Some people use cotton buds, while others say ear candles are the best way to clean their ears. Indeed, putting anything in the ear canal is a bad idea. In general, ears clean themselves and do not need additional care. The only reason you’d need to take care of them is to soften and remove an obstruction that’s deep inside. And if you want to do it, you have to know how to do it carefully. Here are the best ways how to clean your ears and those that hide a risk!
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How Do You Know If You Have a Buildup in Your Ears?
Earwax is a self-cleaning agent produced by the body. It collects dirt and bacteria. In fact, earwax is naturally discharged from the ears through chewing and other jaw movements. This is why many people never need to clean their ears. However, sometimes it accumulates and affects hearing.
The symptoms of earwax build-up are as follows:
- Pain or fullness in the ear
- Sensation of a blocked ear
- Partial hearing loss that worsens over time
- Ringing in the ear called tinnitus
- Itching, or odor from the ear
What’s the Best Way to Clean Your Ears?
Sometimes trying to clean your ears the wrong way causes more trouble than it’s worth. If earwax is becoming a nuisance, experts recommend several simple methods of removing it.
Special Ear Cleaning Drops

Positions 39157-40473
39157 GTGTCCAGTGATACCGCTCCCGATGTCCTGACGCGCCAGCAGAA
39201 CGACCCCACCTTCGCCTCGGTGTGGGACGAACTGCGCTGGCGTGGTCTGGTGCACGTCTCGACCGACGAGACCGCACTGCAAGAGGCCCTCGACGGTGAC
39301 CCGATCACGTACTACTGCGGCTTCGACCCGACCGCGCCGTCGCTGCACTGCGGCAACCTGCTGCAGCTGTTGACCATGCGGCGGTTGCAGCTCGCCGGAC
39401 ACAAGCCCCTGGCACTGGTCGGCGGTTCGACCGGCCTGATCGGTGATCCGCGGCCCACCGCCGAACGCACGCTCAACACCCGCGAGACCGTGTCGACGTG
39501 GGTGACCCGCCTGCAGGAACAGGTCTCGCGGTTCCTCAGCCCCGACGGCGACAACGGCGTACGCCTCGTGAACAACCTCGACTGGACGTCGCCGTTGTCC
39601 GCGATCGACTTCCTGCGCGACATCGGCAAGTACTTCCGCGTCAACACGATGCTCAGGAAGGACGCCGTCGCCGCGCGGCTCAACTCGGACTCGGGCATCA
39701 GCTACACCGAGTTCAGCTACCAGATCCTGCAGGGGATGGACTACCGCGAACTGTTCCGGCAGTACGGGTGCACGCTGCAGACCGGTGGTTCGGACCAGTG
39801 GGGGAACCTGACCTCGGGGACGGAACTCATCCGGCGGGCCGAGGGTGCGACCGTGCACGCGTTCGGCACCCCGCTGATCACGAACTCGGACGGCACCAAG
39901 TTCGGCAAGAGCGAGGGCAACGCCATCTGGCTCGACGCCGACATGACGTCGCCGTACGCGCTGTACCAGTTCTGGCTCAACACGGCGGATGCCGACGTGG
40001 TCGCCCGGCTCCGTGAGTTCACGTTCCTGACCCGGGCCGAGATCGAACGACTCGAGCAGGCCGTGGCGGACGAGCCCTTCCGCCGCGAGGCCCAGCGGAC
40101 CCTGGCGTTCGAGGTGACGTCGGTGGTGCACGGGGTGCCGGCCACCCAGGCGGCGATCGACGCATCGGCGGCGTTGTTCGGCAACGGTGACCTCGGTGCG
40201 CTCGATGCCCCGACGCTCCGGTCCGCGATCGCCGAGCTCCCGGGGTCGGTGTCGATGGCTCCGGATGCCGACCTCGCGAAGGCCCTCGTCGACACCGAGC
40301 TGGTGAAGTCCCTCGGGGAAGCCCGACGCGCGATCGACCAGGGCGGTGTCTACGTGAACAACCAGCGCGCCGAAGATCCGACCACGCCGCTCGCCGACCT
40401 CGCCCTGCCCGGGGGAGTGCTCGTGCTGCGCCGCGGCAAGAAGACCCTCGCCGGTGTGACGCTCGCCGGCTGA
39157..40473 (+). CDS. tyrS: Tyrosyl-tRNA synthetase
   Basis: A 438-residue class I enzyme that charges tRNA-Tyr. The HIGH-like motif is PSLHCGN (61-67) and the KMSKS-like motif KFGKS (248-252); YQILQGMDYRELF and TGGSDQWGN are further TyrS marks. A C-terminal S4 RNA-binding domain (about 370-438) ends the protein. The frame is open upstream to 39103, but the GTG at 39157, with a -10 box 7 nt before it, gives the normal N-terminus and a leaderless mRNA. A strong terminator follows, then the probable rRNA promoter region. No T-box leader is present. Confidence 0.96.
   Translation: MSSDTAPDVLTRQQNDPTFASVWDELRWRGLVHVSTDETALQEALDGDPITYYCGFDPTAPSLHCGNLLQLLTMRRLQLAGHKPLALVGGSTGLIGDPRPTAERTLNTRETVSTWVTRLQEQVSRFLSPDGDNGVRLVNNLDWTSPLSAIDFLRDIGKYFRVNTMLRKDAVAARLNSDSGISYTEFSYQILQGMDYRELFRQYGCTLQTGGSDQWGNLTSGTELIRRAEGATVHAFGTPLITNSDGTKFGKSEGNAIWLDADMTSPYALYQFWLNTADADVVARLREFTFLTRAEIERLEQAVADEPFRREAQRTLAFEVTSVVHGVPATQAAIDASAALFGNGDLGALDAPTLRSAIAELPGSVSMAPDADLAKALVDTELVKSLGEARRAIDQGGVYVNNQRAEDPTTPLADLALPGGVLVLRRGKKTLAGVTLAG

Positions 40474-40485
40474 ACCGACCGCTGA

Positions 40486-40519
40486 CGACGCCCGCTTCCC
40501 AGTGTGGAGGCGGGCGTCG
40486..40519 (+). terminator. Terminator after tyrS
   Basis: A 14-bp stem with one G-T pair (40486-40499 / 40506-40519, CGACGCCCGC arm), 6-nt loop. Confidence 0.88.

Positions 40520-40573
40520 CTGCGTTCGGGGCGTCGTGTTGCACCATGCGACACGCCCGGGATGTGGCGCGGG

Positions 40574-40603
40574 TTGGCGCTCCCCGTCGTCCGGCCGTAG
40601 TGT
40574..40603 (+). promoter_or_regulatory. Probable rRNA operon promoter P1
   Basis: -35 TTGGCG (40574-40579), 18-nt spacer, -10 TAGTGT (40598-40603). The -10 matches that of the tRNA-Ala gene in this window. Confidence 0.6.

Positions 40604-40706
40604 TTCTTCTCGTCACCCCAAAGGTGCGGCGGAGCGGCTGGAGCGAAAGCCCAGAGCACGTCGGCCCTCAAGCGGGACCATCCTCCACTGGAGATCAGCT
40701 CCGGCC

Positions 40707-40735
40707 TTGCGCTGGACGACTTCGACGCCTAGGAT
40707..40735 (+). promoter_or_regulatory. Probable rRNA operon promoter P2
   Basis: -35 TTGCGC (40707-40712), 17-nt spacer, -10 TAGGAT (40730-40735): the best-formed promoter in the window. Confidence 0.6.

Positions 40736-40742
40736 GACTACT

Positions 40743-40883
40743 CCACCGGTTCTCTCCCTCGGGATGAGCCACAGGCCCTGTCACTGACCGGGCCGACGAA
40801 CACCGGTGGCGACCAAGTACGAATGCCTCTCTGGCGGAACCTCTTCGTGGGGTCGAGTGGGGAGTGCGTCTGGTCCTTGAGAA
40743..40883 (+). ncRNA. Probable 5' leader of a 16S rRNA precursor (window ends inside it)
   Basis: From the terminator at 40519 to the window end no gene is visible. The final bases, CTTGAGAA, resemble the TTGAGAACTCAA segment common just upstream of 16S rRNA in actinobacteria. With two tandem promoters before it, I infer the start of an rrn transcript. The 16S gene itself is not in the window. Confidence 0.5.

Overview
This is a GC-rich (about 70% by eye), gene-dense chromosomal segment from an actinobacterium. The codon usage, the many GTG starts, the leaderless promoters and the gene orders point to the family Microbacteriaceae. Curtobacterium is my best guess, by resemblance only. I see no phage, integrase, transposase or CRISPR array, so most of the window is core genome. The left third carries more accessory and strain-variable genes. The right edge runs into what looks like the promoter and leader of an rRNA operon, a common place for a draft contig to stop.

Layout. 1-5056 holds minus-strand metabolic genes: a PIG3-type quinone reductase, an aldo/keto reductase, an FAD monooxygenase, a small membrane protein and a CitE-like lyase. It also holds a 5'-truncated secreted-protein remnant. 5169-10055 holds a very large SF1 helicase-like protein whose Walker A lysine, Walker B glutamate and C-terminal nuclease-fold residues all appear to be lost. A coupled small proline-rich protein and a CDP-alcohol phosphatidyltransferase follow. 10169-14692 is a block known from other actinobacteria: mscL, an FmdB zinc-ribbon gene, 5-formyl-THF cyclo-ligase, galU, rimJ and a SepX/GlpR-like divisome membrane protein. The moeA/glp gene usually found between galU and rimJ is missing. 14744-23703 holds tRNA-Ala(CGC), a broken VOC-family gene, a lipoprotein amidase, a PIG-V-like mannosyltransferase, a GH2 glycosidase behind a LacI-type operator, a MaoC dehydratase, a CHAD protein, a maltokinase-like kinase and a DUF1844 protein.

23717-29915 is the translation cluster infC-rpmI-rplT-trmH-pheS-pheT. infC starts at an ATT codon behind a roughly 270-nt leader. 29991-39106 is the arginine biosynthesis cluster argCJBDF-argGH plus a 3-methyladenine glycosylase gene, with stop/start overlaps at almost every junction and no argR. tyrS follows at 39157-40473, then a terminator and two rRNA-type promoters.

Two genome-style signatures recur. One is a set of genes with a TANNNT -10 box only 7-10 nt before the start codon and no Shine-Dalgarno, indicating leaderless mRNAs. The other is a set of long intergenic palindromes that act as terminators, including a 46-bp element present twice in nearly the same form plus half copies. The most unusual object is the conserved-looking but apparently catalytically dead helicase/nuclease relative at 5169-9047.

If the amount of earwax is small, over-the-counter ear cleaners are effective. Look for drops containing hydrogen peroxide. Here’s how to use them:
- Lie on your side. Make sure the ear you are cleaning is facing up and add the drops as indicated.
- Let the cleaning solution sit in your ear for about five minutes. This allows the liquid to soak in and soften the earwax.
- When you stand up, the liquid should drain out along with the loosened earwax.
- Prepare a tissue paper to collect everything.
Ear cleaning drops may be ineffective if you have too much earwax or when the ear canal is blocked with a firm buildup.
If ear-cleaning drops don’t work, it may be necessary to rinse the ears with a bulb syringe, available in pharmacies.
Fill the syringe with lukewarm water (neither too cold nor too hot), place it near the opening of the ear and squeeze the bulb very gently to avoid damaging your eardrum. The water will flood the ear canal and break up the earwax. Turn your head to the side over a sink to let the fluid (and, ideally, earwax) drain out.
Caution: Do not use the flushing method if you have a hole in your eardrum or have already had an operation!
Earwax Removal Methods to Avoid
Experts recommend avoiding these two remedies:
Cotton buds should not be inserted into the ear canal. The tip pushes the earwax deeper, and the more you use it, the worse the situation becomes. In addition, if you push too far, you risk puncturing your eardrum. Or if you scratch your ear canal, it can become infected because dirt and bacteria can then get under the skin.
Candles are ineffective and may burn you.
How Often Should I Clean My Ears?
Do not clean your ears too often. This could irritate your ear canal or even cause a larger blockage if not done properly.
If you don’t have a problem with earwax buildup, wash only the outer part of your ears by wiping them with a damp washcloth. Washing the outer ear should remove any dirt that has come out of the ear canal on its own.
If you have symptoms of earwax buildup, you may want to consider using an over-the-counter kit. Follow the instructions on the package and remember to contact a doctor for further advice.